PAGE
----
It seemed like the perfect day to visit my grandmother. The sun warmed up the earth, not a cloud in sight, and spring break left me with no school. A day almost as perfect as the day you get your first puppy. Maybe it was all too good to be true.
It was a Saturday afternoon. My parents pleasantly took me to Menorah Park in Beachwood for all of us to spend time with my grandma. “It is such a wonderful day,” my grandma told us when we arrived. “Shall we go outside to visit?” It’s certainly better than staying in those ratty old cubicles nurses call luxury rooms. So we did. Everything was starting to get a lot better. Maybe Grandma was starting to accept Grandpa’s death, a few months ago.
The visit unfortunately came to an end. We slowly brought Grandma up to her room and left. Usually, when I see my grandmother, I hug and kiss her goodbye. On that beautiful day, however, I did not. I thought, I’m just going to see her again in a couple of days on Monday, so she’ll understand.
Finally, we arrived home. Just as we strolled through the door, I heard this blaring noise coming from the phone. My father answered it quickly and suddenly, all this sunlight on this beautiful day turned into sorrow and agony. It was a feeling I haven’t felt since Grandpa died. A feeling that is as bad as the reaction on your face when your parents tell you your puppy died or ran away. A feeling just from this one phone call. Just from two words. Not just any two words, but two words that cause everything in life to stop working. These hateful two words poured out of my father’s mouth.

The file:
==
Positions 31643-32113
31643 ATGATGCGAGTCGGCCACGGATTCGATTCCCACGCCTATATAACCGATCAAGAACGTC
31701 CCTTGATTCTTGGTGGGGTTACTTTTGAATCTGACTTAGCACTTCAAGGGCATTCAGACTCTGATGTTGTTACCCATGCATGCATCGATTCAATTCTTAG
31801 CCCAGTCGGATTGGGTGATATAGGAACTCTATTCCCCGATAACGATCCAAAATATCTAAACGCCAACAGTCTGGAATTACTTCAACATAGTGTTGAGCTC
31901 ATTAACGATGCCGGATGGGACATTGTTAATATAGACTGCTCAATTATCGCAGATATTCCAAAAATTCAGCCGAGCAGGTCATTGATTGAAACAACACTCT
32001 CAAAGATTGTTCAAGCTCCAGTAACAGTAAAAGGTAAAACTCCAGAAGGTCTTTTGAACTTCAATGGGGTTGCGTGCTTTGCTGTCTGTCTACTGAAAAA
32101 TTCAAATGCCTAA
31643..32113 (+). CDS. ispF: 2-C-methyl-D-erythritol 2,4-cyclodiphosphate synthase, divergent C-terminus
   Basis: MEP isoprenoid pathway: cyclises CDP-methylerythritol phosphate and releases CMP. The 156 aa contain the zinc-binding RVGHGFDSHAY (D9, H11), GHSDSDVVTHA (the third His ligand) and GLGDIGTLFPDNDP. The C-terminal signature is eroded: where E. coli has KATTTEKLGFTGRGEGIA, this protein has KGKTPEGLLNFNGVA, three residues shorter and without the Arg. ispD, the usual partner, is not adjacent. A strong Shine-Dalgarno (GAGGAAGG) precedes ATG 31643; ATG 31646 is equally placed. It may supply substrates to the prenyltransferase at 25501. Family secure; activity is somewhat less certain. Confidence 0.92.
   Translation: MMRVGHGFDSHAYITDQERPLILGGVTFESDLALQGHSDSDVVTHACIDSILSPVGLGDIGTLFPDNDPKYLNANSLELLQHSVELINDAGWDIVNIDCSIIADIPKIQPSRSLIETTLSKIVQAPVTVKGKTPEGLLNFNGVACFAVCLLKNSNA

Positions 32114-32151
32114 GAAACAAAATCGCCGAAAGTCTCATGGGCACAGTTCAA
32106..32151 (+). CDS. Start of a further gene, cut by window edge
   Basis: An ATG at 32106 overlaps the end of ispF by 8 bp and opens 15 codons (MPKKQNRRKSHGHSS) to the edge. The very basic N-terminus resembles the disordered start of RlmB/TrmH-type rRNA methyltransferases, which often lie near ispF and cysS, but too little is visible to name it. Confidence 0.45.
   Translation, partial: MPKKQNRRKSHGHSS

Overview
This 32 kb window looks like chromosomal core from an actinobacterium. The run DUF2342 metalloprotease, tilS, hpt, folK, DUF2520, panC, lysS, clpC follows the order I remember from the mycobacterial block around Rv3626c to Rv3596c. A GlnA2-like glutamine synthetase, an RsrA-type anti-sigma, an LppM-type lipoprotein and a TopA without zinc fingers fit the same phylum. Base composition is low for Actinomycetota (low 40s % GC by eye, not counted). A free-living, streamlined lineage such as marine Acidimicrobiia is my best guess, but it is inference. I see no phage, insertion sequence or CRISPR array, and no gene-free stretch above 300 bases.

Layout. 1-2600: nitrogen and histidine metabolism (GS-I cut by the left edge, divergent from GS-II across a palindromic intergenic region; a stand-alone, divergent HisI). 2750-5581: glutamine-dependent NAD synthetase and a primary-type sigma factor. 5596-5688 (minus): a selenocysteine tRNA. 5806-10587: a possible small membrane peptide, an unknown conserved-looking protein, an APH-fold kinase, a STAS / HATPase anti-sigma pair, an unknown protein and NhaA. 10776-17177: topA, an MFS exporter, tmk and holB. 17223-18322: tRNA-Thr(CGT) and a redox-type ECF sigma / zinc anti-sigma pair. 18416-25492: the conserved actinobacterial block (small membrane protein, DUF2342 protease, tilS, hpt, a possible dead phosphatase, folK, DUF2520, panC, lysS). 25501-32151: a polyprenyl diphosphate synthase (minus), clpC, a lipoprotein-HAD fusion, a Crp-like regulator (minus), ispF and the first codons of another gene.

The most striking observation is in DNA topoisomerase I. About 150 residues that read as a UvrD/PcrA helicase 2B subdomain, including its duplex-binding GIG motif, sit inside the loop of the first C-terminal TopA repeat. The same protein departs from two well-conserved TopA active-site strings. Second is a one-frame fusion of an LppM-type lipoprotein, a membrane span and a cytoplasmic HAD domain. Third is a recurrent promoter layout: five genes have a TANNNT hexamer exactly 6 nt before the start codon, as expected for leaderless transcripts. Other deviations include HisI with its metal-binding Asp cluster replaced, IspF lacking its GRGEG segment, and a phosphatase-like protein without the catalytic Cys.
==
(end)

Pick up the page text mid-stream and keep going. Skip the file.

My dad sprinted back to Beachwood, but it was too late. My grandmother died. Was something wrong with me because nothing came out of me. No tears, no words, nothing, just a blank stare into an empty vacuum. I saw a déj– vu from when my grandpa died. A horrible, never ending replay. A broken record trapped in my mind.
I know everyone has regrets and makes mistakes, but that’s life. So even though I do regret not giving a proper goodbye to my grandmother, I don’t dwell on it. I know she is looking at me from above and is proud of me. And I think that’s the only thing that truly matters.
So this is what I tell people: take every chance that’s in front of you. Don’t assume that just because it’s such a brilliant day, things won’t go badly. Take the opportunities. Take the risks.
This is what I believe in.
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